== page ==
Carlisle scores high in the Location, Location, Location stakes, as not only is it just off the M5 between England and Glasgow, but Carlisle Citadel station is a major rail interchange. Incidentally, these romantic Victorian names are dropped far too readily.

This map from Wikipedia, shows the railways around the City.

Note Longtown station on the Waverley Route to Edinburgh and the MOD Depot or Defence Munitions Centre Longtown, between the two rail routes, to the North of the map.

This Google Map shows the DMC.

Note the West Coast Main Line with its connection to the Centre and the Glasgow South Western Line branching off to Gretna Green station and all the way to Glasgow.

Longtown is in the North East corner of the map and you can just pick out the track-bed of the Waverley Route, linking the town to Carlisle.

Conclusions

The CBR report, recommends a Park-and-Ride at Longtown and I wonder, if developments there might be the key to rebuilding the Waverley Route on a more economic basis.

A lot would depend on whether the Defence Munitions Centreat Longtown continues to be used, but the following could be built in the area.

  • The proposed Park-and-Ride.
  • A Strategic Rail Freight Interchange.
  • Distribution warehouses.
  • Factories that need lots of space and good rail and road access.

A lot would depend on what the locals want and whether Scotland became independent, for which the site must be ideally placed.

If the track-bed of the old Waverley Route is still present and can be used to Carlisle, this route could be developed as a rail route, which might have advantages.

  • It has its own route to Carlisle station with a separate bridge over the River Eden.
  • The West Coast Main Line bridge over the River Eden appears to be only double-track.
  • Would it improves timings to and from Glasgow on the West Coast Main Line?
  • Could it be used as a diversion route for freight trains on the West Coast Main Line through Carlisle?
  • Extra stations could be opened on the route, that could improve connectivity in the City
  • There is probably few paths on the West Coast Main Lines for extra trains from Longtown and/or a reinstated Waverley Route to Edimburgh.

But would the extra cost be justified?

Done properly, as the CBR report says, improving the railways between Carlisle and a new Park-and-Ride at Longtown, would surely improve the Carlisle economy.

 

June 3, 2017 Posted by | Transport | , , | 1 Comment

Carlisle Station Gets A Makeover

In If Manchester Victoria And Birmingham New Street Were The First Two Courses, Is Carlisle The Third?, I wrote how Carlisle station was going to get a £14.7 million upgrade including a new ETFE roof.

These pictures show the progress.

Note.

  • There are two through lines in the station for freight and other trains that don’t stop.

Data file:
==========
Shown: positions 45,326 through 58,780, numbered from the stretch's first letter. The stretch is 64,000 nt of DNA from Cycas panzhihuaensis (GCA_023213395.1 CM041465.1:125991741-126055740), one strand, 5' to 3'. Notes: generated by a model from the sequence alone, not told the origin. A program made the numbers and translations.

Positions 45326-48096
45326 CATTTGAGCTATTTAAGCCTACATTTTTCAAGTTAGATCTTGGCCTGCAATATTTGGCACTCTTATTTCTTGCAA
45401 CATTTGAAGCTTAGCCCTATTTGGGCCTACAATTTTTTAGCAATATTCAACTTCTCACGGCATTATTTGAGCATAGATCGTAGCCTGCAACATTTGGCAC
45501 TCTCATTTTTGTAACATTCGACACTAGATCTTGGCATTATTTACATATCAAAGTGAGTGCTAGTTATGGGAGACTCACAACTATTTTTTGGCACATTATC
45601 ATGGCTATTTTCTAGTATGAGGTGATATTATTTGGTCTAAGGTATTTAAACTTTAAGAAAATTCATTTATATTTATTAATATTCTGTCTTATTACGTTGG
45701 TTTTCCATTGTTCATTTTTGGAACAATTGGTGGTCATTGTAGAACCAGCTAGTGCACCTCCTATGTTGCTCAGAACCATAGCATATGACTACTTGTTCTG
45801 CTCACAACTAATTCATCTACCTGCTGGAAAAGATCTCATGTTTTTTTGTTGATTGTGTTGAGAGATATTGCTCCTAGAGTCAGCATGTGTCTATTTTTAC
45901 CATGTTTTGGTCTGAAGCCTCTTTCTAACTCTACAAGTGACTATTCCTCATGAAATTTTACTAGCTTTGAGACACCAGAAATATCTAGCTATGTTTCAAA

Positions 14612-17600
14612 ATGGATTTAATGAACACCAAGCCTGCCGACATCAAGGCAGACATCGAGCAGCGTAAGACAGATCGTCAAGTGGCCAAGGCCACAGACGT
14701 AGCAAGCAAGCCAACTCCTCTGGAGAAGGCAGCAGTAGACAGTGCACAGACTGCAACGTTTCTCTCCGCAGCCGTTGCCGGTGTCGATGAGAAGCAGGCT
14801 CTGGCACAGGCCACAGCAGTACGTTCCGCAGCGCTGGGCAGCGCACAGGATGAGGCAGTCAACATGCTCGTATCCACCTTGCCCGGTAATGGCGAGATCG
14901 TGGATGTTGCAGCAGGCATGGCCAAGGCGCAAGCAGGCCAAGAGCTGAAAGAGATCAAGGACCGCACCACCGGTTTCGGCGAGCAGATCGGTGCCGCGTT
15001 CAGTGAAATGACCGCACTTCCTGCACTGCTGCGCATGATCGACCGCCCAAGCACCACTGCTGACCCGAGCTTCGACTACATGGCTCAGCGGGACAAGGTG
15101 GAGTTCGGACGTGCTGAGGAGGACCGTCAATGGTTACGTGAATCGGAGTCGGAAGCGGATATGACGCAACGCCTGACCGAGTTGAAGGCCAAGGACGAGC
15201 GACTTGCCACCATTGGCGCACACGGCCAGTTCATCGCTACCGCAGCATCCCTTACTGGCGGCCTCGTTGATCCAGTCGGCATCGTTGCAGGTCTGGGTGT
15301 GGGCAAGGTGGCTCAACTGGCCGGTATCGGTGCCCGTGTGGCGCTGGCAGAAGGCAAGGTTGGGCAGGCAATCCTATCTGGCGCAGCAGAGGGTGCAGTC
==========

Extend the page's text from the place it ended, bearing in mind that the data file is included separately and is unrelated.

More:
• The four bay platforms at Carlisle are all electrified to some extent and it wouldn’t be the biggest task to make the station fully-electrified.
  • It looked to me like a lot of the magnificent station building, isn’t being used to its full potential.
  • The welcoming square outside the station needs an upgrade to become a real gateway to Carlisle.

I think that after the makeover, it will be a second very high-class station to mark the border between England and Scotland.

Carlisle could be in a unique position in a few years.

  • It is already the best connected city in the Borderlands.
  • Published plans mean that electric express trains will serve Birmingham, Edinburgh, Glasgow, Liverpool, Manchester and Manchester Airport, at least once an hour, with some places getting at least double.
  • As I wrote in Arriva Rail North’s New Trains, new CAF Civity trains will be arriving, in both electric and diesel variants.
  • After the current landslide at Armathwaite  is cleared up on the Settle-Carlisle Line, these new trains will surely be running at least an hourly service to Leeds.
  • The new trains will be providing an improvement in comfort, speed and possibly frequency on the hourly service to Newcastle, on the Tyne Valley Line.
  • The new trains, would surely work their magic on the Cumbrian Coast Line around the Lake District.
  • Scotrail is getting new trains too, and will some be used to provide a better service to Glasgow via Dumfries and Kilmarnock, using the Glasgow South Western Line.

If this doesn’t increase the numbers of tourists taking a rail-based exploration holiday of the Borderlands and the Lake District, I would be extremely surprised.

I’m not the only person, who thinks this way, as in the July 2016 Edition of Modern Railways, Theo Steel discusses options for the increase in traffic on the Settle to Carlisle Line.

In addition, other developments may happen, that will also increase Carlisle’s importance to the Anglo-Scottish  railway system.

  • The events of this winter, where the West Coast Main Line was closed because of bad weather, could see the Glasgow South Western Line improved and electrified to provide a valuable diversion route for train services between England and Glasgow.
  • There could be a need for more Anglo-Scottish freight trains, but the West Coast Main Line is very busy. So will this mean that freight trains will increasingly use  secondary routes like Settle-Carlisle and the Glasgow South Western Line.
  • Carstairs station sits between Carlisle, Edinburgh and Glasgow and I can’t believe that Scotrail won’t use their new trains to improve services through the town. As ever, the improvements in services around Carstairs,  will probably be driven by the need for new housing and commuting to Glasgow and Edinburgh.

The big question though, is whether the Borders Railway will ever get to Carlisle. If it does, then Carlisle will be ready with a refurbished and electrified platform, alongside the one currently used for services on the Glasgow South Western Line.

Network Rail seem to deserve a few plaudits for their foresight in preparing Carlisle station for the future.

June 21, 2016 Posted by | Transport | , , , | 1 Comment